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Christians in the Muslim World

What do the Copts want in the Constitution?

When former president Morsi (Mursī) was ousted on July 3, the Political Road Map announced by General Abdul Fatāh Al Sīsī called to amend the 2012 Constitution, which was widely seen as the Constitution of the Muslim Brotherhood rather than Egypt’s Constitution.



Coptic groups have different aspirations for the Constitution based on their different visions for the new Egypt. Though they were active in the 2013 uprising, Copts have been targeted by Morsi supporters, as well as thugs, in order to stifle these ambitions. Recently, though, their participation in the Constituent Assembly (the 50-man committee for amending the Constitution) has given a voice to the many diverse perspectives of Copts concerning their relationship to the state.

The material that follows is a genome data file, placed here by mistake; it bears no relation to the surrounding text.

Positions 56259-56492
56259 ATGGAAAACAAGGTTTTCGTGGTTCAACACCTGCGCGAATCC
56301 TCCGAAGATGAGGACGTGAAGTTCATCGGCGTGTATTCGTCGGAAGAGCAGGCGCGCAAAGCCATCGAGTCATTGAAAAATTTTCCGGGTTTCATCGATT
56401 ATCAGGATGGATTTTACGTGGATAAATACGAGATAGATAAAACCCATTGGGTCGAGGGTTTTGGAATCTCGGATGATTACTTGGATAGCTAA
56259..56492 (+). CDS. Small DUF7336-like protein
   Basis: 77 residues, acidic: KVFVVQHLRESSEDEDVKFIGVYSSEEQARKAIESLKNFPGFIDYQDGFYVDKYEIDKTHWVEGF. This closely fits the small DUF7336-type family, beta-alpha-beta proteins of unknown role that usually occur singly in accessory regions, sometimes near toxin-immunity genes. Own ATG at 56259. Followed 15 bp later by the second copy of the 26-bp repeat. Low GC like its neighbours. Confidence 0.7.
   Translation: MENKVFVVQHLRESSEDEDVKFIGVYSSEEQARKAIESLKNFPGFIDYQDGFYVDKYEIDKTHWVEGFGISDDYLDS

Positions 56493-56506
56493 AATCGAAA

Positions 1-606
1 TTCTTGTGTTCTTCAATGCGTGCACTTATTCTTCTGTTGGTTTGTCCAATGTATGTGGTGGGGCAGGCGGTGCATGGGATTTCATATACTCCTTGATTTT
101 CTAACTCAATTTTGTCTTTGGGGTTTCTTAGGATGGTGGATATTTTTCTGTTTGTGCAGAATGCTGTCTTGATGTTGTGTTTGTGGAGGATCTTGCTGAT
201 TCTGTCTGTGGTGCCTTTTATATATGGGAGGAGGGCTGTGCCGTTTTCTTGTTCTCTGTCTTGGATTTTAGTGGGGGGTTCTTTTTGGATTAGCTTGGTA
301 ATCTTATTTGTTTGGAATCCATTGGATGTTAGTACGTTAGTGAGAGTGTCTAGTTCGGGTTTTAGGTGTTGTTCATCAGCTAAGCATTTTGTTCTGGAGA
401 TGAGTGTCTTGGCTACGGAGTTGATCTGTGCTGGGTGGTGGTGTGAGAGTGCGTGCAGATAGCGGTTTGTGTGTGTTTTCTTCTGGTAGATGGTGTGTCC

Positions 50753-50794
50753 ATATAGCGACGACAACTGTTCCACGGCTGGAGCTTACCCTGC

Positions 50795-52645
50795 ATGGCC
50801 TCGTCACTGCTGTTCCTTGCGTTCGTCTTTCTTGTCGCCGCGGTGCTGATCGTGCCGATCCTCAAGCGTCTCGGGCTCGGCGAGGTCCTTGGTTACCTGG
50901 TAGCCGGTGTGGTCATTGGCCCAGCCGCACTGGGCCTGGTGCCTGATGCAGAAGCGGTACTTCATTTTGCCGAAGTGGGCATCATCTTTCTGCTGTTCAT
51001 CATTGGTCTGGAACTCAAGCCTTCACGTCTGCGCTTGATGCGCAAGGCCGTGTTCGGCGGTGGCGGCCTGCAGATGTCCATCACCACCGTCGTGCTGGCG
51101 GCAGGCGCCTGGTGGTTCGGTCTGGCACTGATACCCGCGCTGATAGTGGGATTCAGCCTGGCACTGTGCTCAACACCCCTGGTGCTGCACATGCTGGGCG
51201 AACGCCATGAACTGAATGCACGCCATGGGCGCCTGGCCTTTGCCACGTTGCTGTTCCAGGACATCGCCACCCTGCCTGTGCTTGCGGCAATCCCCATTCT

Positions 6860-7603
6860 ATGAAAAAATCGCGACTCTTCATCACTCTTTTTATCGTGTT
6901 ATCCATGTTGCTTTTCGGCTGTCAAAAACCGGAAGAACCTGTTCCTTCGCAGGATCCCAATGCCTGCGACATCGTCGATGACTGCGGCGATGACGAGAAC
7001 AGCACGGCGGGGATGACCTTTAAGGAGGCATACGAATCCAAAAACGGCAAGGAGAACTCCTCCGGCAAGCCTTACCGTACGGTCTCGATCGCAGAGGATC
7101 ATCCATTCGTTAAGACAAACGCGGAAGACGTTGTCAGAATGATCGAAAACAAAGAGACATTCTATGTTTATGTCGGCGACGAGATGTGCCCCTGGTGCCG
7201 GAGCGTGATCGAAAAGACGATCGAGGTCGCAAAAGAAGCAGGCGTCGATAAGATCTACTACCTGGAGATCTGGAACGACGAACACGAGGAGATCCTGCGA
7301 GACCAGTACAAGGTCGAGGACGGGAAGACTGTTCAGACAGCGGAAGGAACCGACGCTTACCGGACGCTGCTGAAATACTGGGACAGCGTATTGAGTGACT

There are three main camps of Coptic political groups vis-à-vis the Constitution: a Coptic political mainstream, willing to accommodate opposing opinions concerning constitutional articles; a Coptic left, calling for quick and fundamental change for the relationship of the Copts and the state; and a political right, calling for further restrictions on religious liberties to ensure the control of the Church over its own affairs.




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